Dear Shaded Viewers,
In a world where fashion often seeks refuge in the superficial, Pam Hogg’s “Apocalypse” collection at London Fashion Week emerges as a glorious exception—an enigmatic paean to the late Sinead O’Connor that transcends mere attire and delves deep into the visceral realm of artistry.
Hogg, an intrepid provocateur of style, unfurls her sartorial canvas with unapologetic audacity. ‘Apocalypse’ resonates with an arresting Catholic fervor, where words like ‘Redemption’ and ‘Judgment Day’ hang in the air, casting an incandescent glow of religious intrigue. Crucifixes, their symbolism both sacred and subversive, are etched into the fabric, evoking O’Connor’s indomitable crusade against the shadows lurking within the Catholic church.
But what sets this collection ablaze isn’t just the garments—it’s the profound narrative interwoven by Hogg’s reverence for Sinead O’Connor. On the canvas of Instagram, Hogg laid bare her heart, describing O’Connor as her “eternal muse.” The collection, titled ‘They Burn Witches, Don’t They,’ emerged as a sublime vessel through which O’Connor’s legacy is resurrected. Hogg’s urgency to birth it, despite the odds stacked against her, mirrors the tenacity of the artist she venerates—a modern-day saint who refused to be silenced.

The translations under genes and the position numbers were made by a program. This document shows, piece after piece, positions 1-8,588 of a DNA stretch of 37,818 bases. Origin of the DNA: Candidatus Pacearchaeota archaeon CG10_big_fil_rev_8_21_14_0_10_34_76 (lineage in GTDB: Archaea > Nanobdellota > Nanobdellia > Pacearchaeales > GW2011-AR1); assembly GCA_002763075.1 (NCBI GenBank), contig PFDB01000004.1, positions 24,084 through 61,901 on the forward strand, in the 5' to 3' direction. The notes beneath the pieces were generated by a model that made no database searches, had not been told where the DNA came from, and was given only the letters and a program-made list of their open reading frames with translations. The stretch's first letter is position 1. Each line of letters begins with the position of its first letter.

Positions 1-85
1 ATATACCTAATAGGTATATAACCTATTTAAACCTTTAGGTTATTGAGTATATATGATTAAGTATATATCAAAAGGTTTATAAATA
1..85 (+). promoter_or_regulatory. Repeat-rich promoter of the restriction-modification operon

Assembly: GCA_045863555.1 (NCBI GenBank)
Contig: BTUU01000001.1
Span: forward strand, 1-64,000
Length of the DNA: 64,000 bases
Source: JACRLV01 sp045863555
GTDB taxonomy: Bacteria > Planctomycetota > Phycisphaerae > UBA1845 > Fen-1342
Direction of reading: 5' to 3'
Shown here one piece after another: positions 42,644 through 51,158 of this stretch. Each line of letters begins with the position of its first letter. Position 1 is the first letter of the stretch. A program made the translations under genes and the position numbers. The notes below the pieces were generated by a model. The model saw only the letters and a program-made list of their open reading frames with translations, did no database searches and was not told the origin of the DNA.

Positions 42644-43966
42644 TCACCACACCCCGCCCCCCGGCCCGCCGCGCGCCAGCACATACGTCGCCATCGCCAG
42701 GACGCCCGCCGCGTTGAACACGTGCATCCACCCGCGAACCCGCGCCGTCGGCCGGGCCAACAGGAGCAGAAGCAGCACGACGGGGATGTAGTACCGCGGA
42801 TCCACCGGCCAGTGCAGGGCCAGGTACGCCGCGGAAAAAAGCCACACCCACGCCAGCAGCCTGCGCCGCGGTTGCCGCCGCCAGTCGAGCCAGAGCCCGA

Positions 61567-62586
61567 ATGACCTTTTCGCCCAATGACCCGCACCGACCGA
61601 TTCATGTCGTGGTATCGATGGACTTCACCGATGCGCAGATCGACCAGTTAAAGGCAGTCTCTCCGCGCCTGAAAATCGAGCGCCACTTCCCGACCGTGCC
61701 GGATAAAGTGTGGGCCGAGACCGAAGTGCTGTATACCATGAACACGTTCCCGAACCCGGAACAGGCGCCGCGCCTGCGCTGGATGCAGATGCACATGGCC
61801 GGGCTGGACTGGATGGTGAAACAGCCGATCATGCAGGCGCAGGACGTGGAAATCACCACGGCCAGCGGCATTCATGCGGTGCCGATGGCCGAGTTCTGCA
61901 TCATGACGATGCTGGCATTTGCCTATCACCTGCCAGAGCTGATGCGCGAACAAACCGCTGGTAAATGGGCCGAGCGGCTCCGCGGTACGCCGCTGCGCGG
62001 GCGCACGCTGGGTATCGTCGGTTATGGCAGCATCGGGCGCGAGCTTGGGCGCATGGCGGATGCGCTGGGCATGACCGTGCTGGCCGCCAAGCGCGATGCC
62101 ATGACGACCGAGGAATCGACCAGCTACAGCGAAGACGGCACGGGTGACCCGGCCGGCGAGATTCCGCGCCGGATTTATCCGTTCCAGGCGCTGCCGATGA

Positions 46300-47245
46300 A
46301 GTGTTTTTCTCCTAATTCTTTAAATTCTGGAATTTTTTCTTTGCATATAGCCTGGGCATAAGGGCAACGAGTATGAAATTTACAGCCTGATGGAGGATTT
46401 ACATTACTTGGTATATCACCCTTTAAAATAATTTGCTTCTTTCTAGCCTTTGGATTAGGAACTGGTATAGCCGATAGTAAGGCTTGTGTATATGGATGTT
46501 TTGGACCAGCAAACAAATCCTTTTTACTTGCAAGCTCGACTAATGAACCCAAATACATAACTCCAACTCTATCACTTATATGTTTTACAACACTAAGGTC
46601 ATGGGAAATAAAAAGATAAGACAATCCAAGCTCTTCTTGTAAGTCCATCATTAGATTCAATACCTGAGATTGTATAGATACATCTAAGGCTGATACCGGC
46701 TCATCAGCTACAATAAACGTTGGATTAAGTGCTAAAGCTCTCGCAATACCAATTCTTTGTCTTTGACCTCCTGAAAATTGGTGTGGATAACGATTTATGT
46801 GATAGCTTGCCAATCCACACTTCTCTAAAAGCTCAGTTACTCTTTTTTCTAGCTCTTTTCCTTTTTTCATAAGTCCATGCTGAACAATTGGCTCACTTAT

The runway ignites with Hogg’s signature: skin-tight latex jumpsuits and disco-infused mini dresses that pulse with a rhythmic defiance. A palette dominated by white, red, and black conjures echoes of vintage nurses’ uniforms, their white hats now donning crimson crosses—a provocative juxtaposition that questions conformity.
The crescendo, however, arrives with an ethereal parade of gowns, cascading in candy-colored cascades—a dreamy tribute to the ever-evolving spirit of Sinead O’Connor.
The front row is an assemblage of creative luminaries, including British artist Tracey Emin, the esteemed costume designer Sandy Powell, and Andreas Kronthaler, the widower of the iconic Vivienne Westwood. Together, they bear witness to Pam Hogg’s ‘Apocalypse,’ an opus that seamlessly melds fashion and reverence, beckoning us to delve deeper, question the norms, and celebrate the unyielding spirit of a woman who dared to burn like a modern-day Joan of Arc.